Two Portraits of Ellen Terry as Beatrice

Ellen Terry's Favourite Photograph as Olivia

Eleanora Duse with Lenbach's Child

Ellen Terry as Margaret in "Faust"

Ellen Terry as Ellaline in "The Amber Heart"

Miss Ellen Terry in 1883

The Bas-relief Portrait of Robert Louis Stevenson

Miss Terry and Sir Henry Irving

Sarah Holland, Ellen Terry's Dresser

Miss Rosa Corder

Miss Ellen Terry with her Fox-terriers

Miss Ellen Terry in 1898

Sir Henry Irving

Miss Ellen Terry

Ellen Terry as Lady Macbeth

Sir Henry Irving

Ellen Terry as Lucy Ashton in "Ravenswood"

Henry Irving as Cardinal Wolsey in "Henry VIII."

Ellen Terry as Nance Oldfield

Ellen Terry as Kniertje in "The Good Hope"

Ellen Terry as Imogen

Henry Irving as Becket

Sir Henry Irving

Ellen Terry as Rosamund in "Becket"

Ellen Terry as Guinevere in "King Arthur"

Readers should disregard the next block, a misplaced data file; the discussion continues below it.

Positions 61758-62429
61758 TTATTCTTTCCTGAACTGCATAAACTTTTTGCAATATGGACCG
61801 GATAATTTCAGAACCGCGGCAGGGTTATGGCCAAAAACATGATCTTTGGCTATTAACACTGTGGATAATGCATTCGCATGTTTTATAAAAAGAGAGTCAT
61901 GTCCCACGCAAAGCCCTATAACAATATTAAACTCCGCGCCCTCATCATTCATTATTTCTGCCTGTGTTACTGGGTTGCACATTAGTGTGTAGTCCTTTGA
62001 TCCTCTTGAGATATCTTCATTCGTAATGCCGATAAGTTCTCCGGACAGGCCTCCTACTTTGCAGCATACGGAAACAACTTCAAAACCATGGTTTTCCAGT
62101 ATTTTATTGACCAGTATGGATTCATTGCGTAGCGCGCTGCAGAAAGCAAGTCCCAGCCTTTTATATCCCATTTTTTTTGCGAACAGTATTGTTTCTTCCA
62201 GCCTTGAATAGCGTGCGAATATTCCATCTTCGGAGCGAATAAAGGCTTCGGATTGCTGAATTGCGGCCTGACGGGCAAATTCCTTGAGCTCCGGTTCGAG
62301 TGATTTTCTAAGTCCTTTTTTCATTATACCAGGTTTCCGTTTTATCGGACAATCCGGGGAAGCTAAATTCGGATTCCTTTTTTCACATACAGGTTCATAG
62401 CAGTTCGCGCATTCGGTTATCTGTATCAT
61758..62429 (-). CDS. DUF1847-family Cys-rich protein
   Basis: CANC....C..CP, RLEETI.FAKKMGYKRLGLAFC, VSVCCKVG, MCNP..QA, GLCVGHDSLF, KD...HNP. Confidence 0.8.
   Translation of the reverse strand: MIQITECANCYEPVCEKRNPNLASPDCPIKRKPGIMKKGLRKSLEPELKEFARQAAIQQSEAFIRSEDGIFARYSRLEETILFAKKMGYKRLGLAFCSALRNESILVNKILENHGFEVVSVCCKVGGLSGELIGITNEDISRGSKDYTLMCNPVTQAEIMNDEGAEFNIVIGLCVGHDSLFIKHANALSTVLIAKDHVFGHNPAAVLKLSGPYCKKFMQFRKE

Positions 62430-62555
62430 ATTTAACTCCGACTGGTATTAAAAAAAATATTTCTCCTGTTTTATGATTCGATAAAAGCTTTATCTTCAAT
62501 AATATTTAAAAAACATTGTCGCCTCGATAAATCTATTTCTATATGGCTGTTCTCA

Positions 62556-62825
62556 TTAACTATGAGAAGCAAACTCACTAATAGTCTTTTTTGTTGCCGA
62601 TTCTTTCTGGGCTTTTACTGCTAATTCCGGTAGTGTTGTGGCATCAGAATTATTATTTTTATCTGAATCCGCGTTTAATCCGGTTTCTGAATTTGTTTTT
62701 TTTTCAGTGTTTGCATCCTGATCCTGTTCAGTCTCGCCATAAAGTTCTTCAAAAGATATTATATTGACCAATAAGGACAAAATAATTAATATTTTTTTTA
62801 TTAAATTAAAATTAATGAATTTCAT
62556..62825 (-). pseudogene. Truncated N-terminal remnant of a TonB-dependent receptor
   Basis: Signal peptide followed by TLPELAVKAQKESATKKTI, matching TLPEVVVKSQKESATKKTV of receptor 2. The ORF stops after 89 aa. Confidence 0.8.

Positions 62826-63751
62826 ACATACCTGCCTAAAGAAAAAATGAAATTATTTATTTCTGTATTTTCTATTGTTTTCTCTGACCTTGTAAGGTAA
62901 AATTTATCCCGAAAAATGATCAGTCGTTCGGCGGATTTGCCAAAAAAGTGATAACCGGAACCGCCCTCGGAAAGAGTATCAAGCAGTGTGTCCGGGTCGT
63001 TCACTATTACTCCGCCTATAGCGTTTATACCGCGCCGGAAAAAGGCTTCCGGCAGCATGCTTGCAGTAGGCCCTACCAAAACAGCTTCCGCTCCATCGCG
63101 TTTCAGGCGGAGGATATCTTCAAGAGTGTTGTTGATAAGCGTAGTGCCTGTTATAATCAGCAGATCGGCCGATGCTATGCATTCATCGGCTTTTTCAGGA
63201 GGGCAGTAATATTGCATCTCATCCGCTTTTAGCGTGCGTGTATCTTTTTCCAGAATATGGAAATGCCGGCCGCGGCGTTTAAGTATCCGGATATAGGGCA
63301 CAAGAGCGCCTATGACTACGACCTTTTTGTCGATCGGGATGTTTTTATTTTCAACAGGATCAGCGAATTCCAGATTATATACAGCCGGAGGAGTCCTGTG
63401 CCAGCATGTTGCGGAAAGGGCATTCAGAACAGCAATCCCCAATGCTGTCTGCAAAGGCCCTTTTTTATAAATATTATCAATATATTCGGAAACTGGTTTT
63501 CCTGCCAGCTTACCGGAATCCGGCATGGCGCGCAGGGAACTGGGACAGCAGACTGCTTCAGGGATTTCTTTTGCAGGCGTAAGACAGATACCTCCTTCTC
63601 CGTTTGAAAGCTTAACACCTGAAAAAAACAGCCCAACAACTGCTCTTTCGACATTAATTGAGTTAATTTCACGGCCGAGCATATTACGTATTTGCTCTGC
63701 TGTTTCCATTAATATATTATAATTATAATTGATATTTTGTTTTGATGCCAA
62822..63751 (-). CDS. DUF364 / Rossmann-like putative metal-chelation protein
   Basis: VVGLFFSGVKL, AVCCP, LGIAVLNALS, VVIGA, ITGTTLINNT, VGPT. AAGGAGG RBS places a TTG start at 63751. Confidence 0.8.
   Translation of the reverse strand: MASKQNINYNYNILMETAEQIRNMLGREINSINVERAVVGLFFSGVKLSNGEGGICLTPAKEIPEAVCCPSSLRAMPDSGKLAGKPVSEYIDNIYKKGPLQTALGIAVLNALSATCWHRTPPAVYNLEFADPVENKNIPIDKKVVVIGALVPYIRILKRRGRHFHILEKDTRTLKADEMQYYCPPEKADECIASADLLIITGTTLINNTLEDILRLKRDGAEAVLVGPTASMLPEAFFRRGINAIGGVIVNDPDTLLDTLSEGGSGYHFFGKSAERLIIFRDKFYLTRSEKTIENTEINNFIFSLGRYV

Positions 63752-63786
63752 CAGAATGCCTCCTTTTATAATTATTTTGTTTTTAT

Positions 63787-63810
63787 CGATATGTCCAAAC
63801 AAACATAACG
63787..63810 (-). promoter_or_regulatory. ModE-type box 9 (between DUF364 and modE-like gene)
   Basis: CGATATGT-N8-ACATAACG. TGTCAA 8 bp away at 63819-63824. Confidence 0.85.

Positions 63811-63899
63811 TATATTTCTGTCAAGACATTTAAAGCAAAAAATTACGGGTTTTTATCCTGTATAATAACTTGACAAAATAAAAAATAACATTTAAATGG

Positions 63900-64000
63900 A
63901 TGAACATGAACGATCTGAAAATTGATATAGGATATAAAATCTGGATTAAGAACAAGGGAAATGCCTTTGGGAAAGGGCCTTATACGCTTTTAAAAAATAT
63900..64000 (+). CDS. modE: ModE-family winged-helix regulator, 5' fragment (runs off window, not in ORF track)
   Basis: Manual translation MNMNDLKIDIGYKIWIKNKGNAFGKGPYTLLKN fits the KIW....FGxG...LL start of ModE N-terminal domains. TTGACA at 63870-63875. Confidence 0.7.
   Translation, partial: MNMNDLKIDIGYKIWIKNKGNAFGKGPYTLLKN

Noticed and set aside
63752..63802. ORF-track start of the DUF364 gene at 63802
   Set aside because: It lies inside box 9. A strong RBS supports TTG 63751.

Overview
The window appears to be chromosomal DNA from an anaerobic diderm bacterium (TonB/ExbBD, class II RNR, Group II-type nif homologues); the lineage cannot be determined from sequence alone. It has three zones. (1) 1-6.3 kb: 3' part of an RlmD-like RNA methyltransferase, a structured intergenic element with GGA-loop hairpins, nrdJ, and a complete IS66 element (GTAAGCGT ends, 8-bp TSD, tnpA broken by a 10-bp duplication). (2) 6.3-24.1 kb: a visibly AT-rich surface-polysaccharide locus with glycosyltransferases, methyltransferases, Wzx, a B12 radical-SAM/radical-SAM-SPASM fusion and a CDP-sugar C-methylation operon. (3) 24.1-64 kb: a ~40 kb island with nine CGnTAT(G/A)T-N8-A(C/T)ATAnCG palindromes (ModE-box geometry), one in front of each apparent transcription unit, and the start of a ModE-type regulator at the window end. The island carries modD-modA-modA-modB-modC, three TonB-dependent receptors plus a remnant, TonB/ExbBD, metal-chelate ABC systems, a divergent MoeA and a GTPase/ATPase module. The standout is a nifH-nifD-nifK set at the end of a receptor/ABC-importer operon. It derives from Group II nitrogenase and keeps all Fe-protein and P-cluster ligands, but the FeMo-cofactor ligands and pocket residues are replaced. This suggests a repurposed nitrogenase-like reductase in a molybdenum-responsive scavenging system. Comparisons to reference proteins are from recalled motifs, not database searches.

"Olivia"

Miss Terry's Garden at Winchelsea

Ellen Terry as Hermione in "The Winter's Tale"




INTRODUCTION

"When I read the book, the biography famous,
And is this then (said I) what the author calls a man's life?
And so will some one when I am dead and gone write my life?
(As if any man really knew aught of my life!)
Why even I myself, I often think, know little or nothing of my real
life.
Only a few hints--a few diffused faint clues and indirections
I seek ... to trace out here."

WALT WHITMAN.


For years I have contemplated telling this story, and for years I have
put off telling it. While I have delayed, my memory has not improved,
and my recollections of the past are more hazy and fragmentary than when
it first occurred to me that one day I might write them down.

My bad memory would matter less if I had some skill in writing--the
practiced writer can see possibilities in the most ordinary events--or
if I had kept a systematic and conscientious record of my life. But
although I was at one time conscientious and diligent enough in keeping
a diary, I kept it for use at the moment, not for future reference. I
kept it with paste-pot and scissors as much as with a pen. My method was